Triclosan is a bisphenol with both antimicrobial and anti-inflammatory activities [33]. Its proposed mechanism of action includes bacterial membrane disruption and the inhibition of the oxygenase/lipoxygenase pathway [25,34]. Triclosan has the capacity to reduce dental plaque and gingivitis in humans, being safe and non-toxic [33]. In dogs, despite the potential use of this compound, there have been few studies focusing on the use of triclosan for PD control [35]. On the other hand, recent works have studied the antimicrobial ability of triclosan for the treatment of the surgical site and wound infections in dogs, and observed that this molecule can inhibit pathogens commonly isolated from wounds of dogs like Staphylococcus pseudintermedius including multidrug-resistant bacteria [36,37].
Nisin-biogel is a compound based on the antimicrobial activity of nisin and the delivery capacity of a guar gum biogel (Figure 2) [38]. Nisin is an antimicrobial peptide produced mostly by the bacterial species Lactococcus lactis, which presents in vitro antimicrobial activity against periodontal pathogens in the presence of saliva, both in humans and dogs [38,39,40,41]. Additionally, its safety regarding eukaryotic cells and reduced resistance development support the potential of this molecule for PD control [41,42]. Despite Howell et al. (1993) [43] showing that nisin could reduce canine gingivitis in a mouth rinse solution, and Cunha et al. (2021) [44] revealing that the nisin-biogel had slight effects on the canine commensal oral microbiome, new in vivo studies are essential to prove nisin-biogel efficacy.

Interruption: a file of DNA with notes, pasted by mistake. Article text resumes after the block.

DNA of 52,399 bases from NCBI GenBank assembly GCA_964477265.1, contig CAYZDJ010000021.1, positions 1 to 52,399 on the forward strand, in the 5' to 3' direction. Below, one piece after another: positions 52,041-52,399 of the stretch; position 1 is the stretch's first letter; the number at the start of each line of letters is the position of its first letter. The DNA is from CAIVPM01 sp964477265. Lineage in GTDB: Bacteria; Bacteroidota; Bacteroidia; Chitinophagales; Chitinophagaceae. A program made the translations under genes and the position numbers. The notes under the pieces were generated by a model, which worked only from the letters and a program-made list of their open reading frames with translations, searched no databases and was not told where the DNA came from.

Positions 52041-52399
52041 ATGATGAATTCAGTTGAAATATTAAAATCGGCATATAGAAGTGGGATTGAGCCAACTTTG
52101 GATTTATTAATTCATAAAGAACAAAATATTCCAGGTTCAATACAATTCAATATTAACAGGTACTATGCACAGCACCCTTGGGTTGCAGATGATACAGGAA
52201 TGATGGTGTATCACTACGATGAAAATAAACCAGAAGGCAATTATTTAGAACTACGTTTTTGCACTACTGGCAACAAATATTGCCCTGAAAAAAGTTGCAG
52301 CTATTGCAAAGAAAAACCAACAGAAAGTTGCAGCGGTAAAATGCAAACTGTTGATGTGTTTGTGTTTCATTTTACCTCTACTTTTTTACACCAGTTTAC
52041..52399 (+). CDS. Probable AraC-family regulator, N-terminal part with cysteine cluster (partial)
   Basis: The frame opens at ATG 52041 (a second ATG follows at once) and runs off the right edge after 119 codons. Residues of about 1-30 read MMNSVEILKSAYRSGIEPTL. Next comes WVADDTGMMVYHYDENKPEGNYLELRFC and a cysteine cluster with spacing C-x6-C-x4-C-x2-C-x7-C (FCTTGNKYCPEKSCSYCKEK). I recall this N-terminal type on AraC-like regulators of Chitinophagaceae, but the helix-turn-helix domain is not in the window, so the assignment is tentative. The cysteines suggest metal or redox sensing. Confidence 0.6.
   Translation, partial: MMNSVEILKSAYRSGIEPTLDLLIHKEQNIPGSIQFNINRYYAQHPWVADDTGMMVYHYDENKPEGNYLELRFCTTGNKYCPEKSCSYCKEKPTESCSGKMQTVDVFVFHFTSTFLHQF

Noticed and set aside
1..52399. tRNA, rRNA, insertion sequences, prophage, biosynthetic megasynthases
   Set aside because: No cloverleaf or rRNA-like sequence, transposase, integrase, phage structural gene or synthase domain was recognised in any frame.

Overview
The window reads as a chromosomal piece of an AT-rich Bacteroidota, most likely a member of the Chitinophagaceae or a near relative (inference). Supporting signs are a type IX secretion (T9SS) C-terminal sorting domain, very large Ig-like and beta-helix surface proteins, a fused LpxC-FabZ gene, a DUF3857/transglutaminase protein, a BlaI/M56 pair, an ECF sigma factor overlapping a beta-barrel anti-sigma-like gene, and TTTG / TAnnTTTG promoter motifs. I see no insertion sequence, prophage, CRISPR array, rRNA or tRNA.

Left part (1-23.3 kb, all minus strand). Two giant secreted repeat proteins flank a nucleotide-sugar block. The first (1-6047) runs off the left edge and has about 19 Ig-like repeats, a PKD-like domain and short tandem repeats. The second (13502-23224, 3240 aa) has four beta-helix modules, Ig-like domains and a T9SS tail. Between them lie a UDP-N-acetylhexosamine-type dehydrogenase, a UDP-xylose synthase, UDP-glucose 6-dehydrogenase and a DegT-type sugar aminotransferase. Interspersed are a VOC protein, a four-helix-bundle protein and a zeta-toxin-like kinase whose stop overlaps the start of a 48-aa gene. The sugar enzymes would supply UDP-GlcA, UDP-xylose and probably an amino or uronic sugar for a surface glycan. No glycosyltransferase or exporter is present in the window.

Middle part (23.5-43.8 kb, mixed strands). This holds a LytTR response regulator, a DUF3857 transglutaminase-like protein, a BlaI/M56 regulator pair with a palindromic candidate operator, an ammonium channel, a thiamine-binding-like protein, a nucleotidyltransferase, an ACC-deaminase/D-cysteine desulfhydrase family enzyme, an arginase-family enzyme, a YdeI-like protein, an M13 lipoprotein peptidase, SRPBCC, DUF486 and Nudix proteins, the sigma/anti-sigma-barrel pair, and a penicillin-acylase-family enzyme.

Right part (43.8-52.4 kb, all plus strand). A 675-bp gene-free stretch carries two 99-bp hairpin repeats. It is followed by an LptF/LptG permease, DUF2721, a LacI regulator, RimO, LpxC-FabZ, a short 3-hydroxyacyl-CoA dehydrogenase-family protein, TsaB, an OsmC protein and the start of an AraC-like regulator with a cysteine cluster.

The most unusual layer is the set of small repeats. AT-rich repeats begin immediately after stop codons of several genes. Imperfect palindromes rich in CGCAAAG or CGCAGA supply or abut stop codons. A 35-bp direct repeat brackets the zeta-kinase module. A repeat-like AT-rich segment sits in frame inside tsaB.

Enzymes can be incorporated in toothpastes, mouth rinses, sprays, or gels to reduce dental plaque formation. The most frequent used molecules in veterinary medicine are glucose oxidase and lactoperoxidase. Glucose oxidase oxidizes glucose to gluconolactone and hydrogen peroxide, which activates the lactoperoxidase system. This system oxidizes thiocyanate to hypothiocyanite, which has antimicrobial activity [45]. Lysozyme and lactoferrin are also other enzymes frequently incorporated in toothpastes, snacks, or oral gels for dogs and cats. Lysozyme is a salivary antimicrobial compound that acts on the peptidoglycan of the bacterial cell wall, activates bacterial autolysins, and inhibits bacterial adherence [46]. Lactoferrin mainly presents antimicrobial activity by high affinity linkage with iron, making it unavailable to many bacterial species [47]. Other enzymes with potential and already used in human dentistry are polysaccharide hydrolases such as mutanases and dextranases that act on carbohydrate components of the biofilm matrix, and proteases, which disrupt bacterial adhesion to oral surfaces and affect cell-to-cell interactions [46]. However, the use of enzymes in oral health has some limitations including their sensitivity to proteolysis, low stability in oral hygiene products, and insufficient time of retention in the oral cavity [46].
Another chemical product described as effective in reducing calculus, dental plaque, halitosis, and gingivitis is cetylpyridinium chloride [25,48]. This compound is a cationic quaternary ammonium with broad spectrum activity that acts by disruption of the bacterial membrane [25]. There have been few studies investigating this molecule in dogs. However, Kim and collaborators (2008) showed that cetylpyridinium chloride was able to promote a reduction in dental plaque accumulation, calculus formation, and halitosis in dogs [48].